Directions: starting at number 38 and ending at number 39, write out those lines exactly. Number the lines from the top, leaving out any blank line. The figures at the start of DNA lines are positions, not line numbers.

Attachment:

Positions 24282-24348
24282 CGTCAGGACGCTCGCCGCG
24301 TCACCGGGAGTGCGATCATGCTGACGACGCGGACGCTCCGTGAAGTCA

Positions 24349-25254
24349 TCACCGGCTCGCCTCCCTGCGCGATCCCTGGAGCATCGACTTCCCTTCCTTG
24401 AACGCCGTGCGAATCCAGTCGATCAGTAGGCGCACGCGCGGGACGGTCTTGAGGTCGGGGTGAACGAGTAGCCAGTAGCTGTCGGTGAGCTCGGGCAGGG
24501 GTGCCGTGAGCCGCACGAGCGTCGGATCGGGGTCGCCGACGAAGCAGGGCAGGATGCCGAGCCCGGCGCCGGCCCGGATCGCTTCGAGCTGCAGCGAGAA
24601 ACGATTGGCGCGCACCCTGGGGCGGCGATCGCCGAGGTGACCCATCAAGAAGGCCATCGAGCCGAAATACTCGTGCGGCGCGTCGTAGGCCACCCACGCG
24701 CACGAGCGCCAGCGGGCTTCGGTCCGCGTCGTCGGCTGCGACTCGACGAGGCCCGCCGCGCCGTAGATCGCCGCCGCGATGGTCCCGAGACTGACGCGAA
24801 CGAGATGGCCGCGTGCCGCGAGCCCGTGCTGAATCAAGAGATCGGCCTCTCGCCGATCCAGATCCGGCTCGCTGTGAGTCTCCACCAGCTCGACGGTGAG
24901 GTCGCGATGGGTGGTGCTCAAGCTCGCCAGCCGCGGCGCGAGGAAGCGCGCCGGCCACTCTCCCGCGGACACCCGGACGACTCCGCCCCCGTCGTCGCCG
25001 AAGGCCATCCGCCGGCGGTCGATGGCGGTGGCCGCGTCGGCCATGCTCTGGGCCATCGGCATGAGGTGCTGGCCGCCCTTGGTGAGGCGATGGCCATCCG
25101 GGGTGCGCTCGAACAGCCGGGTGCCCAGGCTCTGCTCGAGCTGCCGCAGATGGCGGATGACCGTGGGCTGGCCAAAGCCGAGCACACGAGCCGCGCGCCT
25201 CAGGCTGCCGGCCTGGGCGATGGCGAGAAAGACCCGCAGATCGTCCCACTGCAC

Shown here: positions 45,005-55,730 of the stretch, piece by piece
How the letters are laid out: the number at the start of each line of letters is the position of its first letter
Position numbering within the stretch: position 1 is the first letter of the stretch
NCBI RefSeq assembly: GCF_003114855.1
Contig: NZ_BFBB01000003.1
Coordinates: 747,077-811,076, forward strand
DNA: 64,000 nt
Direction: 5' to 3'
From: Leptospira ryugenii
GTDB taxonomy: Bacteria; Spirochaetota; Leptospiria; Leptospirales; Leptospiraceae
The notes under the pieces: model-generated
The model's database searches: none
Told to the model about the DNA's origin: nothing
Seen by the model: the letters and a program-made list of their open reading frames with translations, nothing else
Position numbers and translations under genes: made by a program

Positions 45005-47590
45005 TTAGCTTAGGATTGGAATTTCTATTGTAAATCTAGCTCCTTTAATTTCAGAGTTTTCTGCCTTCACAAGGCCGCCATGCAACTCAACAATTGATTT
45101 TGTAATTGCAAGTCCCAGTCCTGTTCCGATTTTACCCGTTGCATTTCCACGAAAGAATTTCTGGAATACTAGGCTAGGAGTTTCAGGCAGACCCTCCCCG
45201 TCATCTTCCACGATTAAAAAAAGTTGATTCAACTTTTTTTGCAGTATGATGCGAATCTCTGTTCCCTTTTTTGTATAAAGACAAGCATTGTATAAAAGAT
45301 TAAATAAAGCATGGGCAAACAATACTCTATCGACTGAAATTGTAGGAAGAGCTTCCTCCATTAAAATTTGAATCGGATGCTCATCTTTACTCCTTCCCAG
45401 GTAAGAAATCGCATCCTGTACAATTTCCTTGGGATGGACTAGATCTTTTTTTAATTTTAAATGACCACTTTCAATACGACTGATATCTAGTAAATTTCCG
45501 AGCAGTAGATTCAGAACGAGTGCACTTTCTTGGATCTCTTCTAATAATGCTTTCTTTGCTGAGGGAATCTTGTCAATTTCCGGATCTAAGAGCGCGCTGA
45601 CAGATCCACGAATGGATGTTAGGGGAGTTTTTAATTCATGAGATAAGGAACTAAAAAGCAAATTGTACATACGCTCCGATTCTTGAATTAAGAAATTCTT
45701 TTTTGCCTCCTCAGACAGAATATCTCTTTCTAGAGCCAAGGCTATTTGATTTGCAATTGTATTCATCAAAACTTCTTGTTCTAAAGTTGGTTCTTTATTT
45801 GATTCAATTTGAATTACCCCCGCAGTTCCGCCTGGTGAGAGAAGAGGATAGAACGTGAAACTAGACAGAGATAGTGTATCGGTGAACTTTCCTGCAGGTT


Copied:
45701 TTTTGCCTCCTCAGACAGAATATCTCTTTCTAGAGCCAAGGCTATTTGATTTGCAATTGTATTCATCAAAACTTCTTGTTCTAAAGTTGGTTCTTTATTT
45801 GATTCAATTTGAATTACCCCCGCAGTTCCGCCTGGTGAGAGAAGAGGATAGAACGTGAAACTAGACAGAGATAGTGTATCGGTGAACTTTCCTGCAGGTT